It was unbelievable. Almost too good to be true. And so shocking, in fact, that it stopped Sam Bradford dead in his tracks.
With a rock solid pocket presence, the accuracy of a sniper, and a Heisman trophy to prove it, it might be surprising to think anything could have this kind of effect on Oklahoma’s star quarterback.
But that’s exactly what happened when Bradford found out he would have the opportunity to meet his childhood hero and former NHL star Pavel Bure before a practice during the Sooners’ BCS National Championship game preparation in Miami.
“It was a complete surprise to me, but a moment I’ll never forget,” Bradford says.
“I mean, I almost lost my breath there for a second. I couldn’t believe it.”
Contrary to what his football stats might suggest, Bradford was a multi-sport athlete as a kid, one of his favorites being hockey. He quickly developed a love for the game and, on multiple occasions, tried to convince his parents it should be his top priority.
“There was a time when he was young where he tried to get his mother and I to move to Vancouver so he could play hockey,” recalls Sam’s dad, Kent Bradford.
“I told him ‘we can’t move to Canada. Our lives are in Oklahoma.’ But he was pretty set on it.”
Though a busy schedule packed with almost every sport under the sun limited the amount of practices Sam could make, he excelled on the ice, playing for the Oklahoma City Junior Blazers travel team for two years under coach Mike McEwen, who won three Stanley Cups with the New York Islanders.
“He had great vision. Really smart,” McEwen says. “He had good hands and was a good skater, but he had slow feet back then.”
Sam’s hockey sense and leadership skills landed him the role as team captain, but once he got to high school, the reality set in that he would have to narrow down his many athletic activities –– a tough choice to make for someone now known for great decision making.
McEwen, seeing professional-caliber talent in Bradford, tried to convince Kent that hockey was the path for his son, a conversation he considers to be one of the strangest he’s ever had.
“I told Kent that if he stuck with hockey, he was good enough to make the NHL,” McEwen recalls. “He basically let me make my case for about five minutes and his smile just kept getting bigger and bigger. I knew I was on a sinking ship.”
Bradford hung up his skates before getting to high school, but it wasn’t until his junior year that he really committed to football.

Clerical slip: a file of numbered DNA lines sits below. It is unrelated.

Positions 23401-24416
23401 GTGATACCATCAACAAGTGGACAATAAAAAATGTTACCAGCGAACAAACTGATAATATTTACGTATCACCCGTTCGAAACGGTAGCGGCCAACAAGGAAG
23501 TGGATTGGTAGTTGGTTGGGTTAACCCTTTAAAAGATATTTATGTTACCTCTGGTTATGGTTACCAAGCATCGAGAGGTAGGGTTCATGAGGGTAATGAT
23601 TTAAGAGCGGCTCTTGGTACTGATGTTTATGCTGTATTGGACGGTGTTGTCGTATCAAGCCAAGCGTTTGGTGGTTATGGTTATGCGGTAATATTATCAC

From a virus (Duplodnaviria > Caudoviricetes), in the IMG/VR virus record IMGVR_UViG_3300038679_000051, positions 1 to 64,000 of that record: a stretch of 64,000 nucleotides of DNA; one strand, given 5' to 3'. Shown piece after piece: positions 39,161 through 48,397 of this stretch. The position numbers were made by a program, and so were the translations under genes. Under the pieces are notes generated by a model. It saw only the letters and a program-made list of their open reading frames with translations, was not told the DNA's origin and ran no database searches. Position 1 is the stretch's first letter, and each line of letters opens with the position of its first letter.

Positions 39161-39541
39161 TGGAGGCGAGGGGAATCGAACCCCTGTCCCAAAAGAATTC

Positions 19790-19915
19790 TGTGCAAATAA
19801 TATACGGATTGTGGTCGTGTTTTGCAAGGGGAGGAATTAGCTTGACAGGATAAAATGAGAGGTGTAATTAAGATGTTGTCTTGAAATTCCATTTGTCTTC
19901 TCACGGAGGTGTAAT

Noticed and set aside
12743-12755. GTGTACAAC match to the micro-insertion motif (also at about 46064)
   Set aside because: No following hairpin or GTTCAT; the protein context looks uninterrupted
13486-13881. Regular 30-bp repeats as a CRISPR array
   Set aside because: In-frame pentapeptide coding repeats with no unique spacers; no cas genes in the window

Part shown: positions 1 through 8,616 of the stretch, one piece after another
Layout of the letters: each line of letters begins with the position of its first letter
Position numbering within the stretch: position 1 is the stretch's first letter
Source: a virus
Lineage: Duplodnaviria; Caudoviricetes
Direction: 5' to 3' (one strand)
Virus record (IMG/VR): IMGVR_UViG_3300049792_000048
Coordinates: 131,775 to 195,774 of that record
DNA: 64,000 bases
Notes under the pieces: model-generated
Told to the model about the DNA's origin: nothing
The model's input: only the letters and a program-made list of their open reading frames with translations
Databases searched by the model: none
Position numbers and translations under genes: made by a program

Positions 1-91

McEwen was able to catch a football game at Putnam City North High School, where Bradford was the 17th-ranked quarterback in the nation and noticed something he hadn’t seen in his star center a few years earlier: quick feet.
“He was tall and lanky and looked kind of awkward out there, but he was good,” McEwen remembers.
And he only got better, eventually leading an offense that broke the NCAA’s single-season scoring record while shattering every passing record in Oklahoma history in the process. Even in a game very different from hockey, Bradford is using skills he learned on the ice.
“Hockey is so fast and unpredictable that it teaches you to think quickly and make snap decisions,” Bradford says. “I think that quality translates really well to playing quarterback.”
These skills have led him to some pretty big football games, and although he didn’t win the national championship, Bradford is returning to Oklahoma next season for another shot at it.
Expected to be a top NFL draft pick once he leaves school, Bradford obviously has a very bright future in football. But hockey isn’t completely out of his life quite yet. He catches up with his favorite team, the Canucks, when he gets a chance and hopes to someday take the ice again.
“I’m not sure there are many football coaches who would give me the green light to get back out on skates even in a recreational game,” he laughs. “But I doubt if I’ve played hockey for the last time.”